Cargill acquires Sanderson Farms

Cargill’s acquisition of Sanderson Farms

The market is in turmoil after long delays in the Justice Department’s approval of Cargill and Continental Grain’s $4.5 billion acquisition of publicly traded Sanderson Farms.

Farmers, traders, truckers and others up and down his chain of supply say there is a new poultry power player being developed by Cargill, a major grain trader, and Continental Grain, the biggest expense for poultry farmers. I am questioning.

The owner is backed by Wayne Farms, the 6th largest chicken processor in America. The Department of Justice spent a year digging deep into the proposed joint purchase of Sanderson, the third-largest processor in the United States. The new entity will control an estimated 15% of the poultry market, increasing the market share of its four largest competitors from around 50% to more than 60%.

This could be just the beginning of a wave of consolidation in the poultry industry, experts warn. A stronger crunch further centralizes power delivery among the largest processors. When this has happened in the past, chicken processors have often charged higher prices and kept more profits, but paid very little to farmers and factory workers.

“Higher prices and fewer options at grocery stores”, says Joe Maxwell, president of Farm Action, an advocacy group that Justice Department investigators consulted when they were considering a merger. “These are two global food giants, its very disturbing,” says Maxwell. “Manipulation in the market regarding feed costs, knowledge and data may be used against the remaining 40% and will only increase prices in the future.

Related Article: Cargill acquires Sanderson Farms

Highest food prices in 40 years

The DOJ approval took place at a time when consumers were facing the highest food prices in 40 years, with chicken prices up 13% from last year and consumer prices up 9% overall over the same period.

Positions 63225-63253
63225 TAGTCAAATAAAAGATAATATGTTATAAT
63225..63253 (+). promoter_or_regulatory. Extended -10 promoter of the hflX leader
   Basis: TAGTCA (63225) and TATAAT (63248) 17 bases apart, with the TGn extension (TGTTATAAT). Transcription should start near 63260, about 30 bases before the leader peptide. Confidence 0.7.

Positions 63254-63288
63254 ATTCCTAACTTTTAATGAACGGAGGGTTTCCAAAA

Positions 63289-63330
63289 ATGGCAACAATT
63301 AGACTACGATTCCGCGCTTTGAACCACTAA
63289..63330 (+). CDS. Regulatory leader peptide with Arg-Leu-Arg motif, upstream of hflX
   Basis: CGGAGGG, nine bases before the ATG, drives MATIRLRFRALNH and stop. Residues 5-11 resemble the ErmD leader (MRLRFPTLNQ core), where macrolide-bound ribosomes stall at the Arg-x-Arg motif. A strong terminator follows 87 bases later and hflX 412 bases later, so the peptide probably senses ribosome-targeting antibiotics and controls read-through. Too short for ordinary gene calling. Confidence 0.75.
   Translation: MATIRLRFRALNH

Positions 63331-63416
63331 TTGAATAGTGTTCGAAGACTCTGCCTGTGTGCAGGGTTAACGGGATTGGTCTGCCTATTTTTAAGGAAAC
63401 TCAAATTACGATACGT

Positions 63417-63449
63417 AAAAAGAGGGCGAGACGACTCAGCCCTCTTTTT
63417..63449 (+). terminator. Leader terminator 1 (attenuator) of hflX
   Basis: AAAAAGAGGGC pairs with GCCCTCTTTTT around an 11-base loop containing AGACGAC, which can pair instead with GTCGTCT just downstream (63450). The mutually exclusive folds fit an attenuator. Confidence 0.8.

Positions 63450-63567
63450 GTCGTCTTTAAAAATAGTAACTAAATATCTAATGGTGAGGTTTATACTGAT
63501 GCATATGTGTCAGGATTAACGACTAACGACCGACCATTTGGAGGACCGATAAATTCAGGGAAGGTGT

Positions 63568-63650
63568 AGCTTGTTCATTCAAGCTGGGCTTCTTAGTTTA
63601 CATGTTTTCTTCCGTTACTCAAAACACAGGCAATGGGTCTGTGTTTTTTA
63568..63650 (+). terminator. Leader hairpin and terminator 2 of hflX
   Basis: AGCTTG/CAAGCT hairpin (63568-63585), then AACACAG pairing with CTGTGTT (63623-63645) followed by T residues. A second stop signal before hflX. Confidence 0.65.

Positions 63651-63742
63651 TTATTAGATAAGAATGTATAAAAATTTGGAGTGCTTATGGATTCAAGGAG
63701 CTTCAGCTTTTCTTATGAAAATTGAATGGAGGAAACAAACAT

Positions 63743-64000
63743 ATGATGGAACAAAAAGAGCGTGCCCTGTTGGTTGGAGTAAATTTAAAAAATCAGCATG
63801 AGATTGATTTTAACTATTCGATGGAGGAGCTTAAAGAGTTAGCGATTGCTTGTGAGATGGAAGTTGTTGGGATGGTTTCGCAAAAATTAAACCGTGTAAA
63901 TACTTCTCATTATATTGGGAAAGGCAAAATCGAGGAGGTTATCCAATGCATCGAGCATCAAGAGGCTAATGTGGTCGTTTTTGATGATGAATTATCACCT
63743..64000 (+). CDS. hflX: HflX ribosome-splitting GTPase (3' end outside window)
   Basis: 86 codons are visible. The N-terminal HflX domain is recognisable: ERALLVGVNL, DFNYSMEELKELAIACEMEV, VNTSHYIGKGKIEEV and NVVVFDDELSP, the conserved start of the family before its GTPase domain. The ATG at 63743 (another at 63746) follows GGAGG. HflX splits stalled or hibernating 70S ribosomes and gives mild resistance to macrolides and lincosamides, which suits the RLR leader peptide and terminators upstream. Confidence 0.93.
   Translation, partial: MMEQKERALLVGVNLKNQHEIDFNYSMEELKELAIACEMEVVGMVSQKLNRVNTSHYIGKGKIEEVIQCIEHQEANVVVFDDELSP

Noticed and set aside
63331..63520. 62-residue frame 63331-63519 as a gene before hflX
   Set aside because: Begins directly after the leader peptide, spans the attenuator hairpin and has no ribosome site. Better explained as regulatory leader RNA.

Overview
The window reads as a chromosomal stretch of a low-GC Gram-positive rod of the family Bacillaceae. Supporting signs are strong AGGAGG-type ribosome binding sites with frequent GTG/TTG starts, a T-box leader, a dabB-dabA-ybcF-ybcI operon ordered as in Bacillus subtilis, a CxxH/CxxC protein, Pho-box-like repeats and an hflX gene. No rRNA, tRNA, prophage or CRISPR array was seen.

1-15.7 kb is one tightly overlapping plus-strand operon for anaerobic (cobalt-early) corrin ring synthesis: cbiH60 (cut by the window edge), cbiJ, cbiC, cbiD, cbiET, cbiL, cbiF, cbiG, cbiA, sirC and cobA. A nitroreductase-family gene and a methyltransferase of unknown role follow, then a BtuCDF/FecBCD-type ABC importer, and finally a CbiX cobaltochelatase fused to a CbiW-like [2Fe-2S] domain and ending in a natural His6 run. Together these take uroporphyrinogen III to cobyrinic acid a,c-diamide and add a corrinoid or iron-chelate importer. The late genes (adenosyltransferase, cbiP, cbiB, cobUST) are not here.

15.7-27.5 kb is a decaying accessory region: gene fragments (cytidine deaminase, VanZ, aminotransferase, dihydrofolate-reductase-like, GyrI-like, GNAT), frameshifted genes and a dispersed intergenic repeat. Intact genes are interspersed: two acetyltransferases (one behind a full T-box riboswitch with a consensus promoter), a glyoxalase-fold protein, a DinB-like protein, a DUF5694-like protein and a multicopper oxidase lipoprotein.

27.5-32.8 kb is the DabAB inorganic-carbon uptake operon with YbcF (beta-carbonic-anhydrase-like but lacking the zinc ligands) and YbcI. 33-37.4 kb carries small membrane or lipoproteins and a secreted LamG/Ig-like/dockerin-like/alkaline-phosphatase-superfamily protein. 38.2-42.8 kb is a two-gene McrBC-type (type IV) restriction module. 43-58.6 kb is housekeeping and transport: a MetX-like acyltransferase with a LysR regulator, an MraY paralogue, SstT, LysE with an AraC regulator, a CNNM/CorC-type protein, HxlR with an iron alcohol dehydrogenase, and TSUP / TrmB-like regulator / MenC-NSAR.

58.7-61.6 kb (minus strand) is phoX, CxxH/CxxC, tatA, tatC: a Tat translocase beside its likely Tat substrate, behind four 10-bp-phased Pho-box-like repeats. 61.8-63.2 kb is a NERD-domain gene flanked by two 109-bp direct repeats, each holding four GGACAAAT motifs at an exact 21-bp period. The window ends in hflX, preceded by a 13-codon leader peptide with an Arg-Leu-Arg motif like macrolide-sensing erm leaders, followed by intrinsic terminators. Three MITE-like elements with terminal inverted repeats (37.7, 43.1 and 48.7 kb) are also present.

Concerns about further industry consolidation were mitigated somewhat by the Department of Justice’s proposed consent orders against Sanderson, Cargill, and Wayne, which would monitor chicken companies for anti-competitive practices and prevents companies from sharing information about wages and benefits.

All consent orders must be approved by a court after a 60-day public comment period. Consent decrees are important. A class action lawsuit has been gaining momentum for months, focusing on allegations of a decades-old wage-fixing program against poultry industry workers, which required processors to pay processing plant workers $84.8 million. The lawsuit is part of a broader DOJ competition investigation into the poultry industry over the years.

Related article: Meat inflation’s breaking records

The Tournament System

It also ends the poultry industry’s controversial “tournament” system, in which contract farmers compete with each other to breed what will be the best birds in the eyes of processors like Sanderson.

The system in question promised to pay the producers a fixed amount according to the contract, but in reality the producers were paid in increments. Top winners were given additional bonuses, but the money was instead essentially allocated to the lowest performing producers whose salaries were cut. It enforces the simplistic notion that you are actually paying the base rate set by.

If the Wayne Sanderson joint venture doesn’t use a tournament system, “the dynamics of the entire poultry industry could change,” says Maxwell. Bonus schemes will also be formalized by Consent Decree.

Companies must not allow bonuses to exceed 25% of the base price paid. This means that if the cost increases, the base price will also increase. In the past, when the main costs of poultry farming, such as corn and soybeans, chicken feeds, rose, farmers often suffered losses because prices remained unchanged.

Currently based in Georgia, Wayne-Sanderson has poultry processing and prepared food operations in Alabama, Arkansas, Georgia, Louisiana, Mississippi, North Carolina and Texas. About half of the country’s poultry producers only have the opportunity to work with one or two poultry processors in their local market.

Before the merger, Wayne and Sanderson worked in Texas and Mississippi, but they made different products and didn’t compete for bids. According to Patty Lovera, campaign policy director for Family Farms and the Environment, federal policy solutions are needed to restore fair and competitive conditions. Lovera says her organization is poised for further consolidation with the deal with Wayne Sanderson. “This is an industry where a handful of companies already have a lot of power,” she says Lovera. “Such deals exacerbate this trend.”

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Source: Forbes

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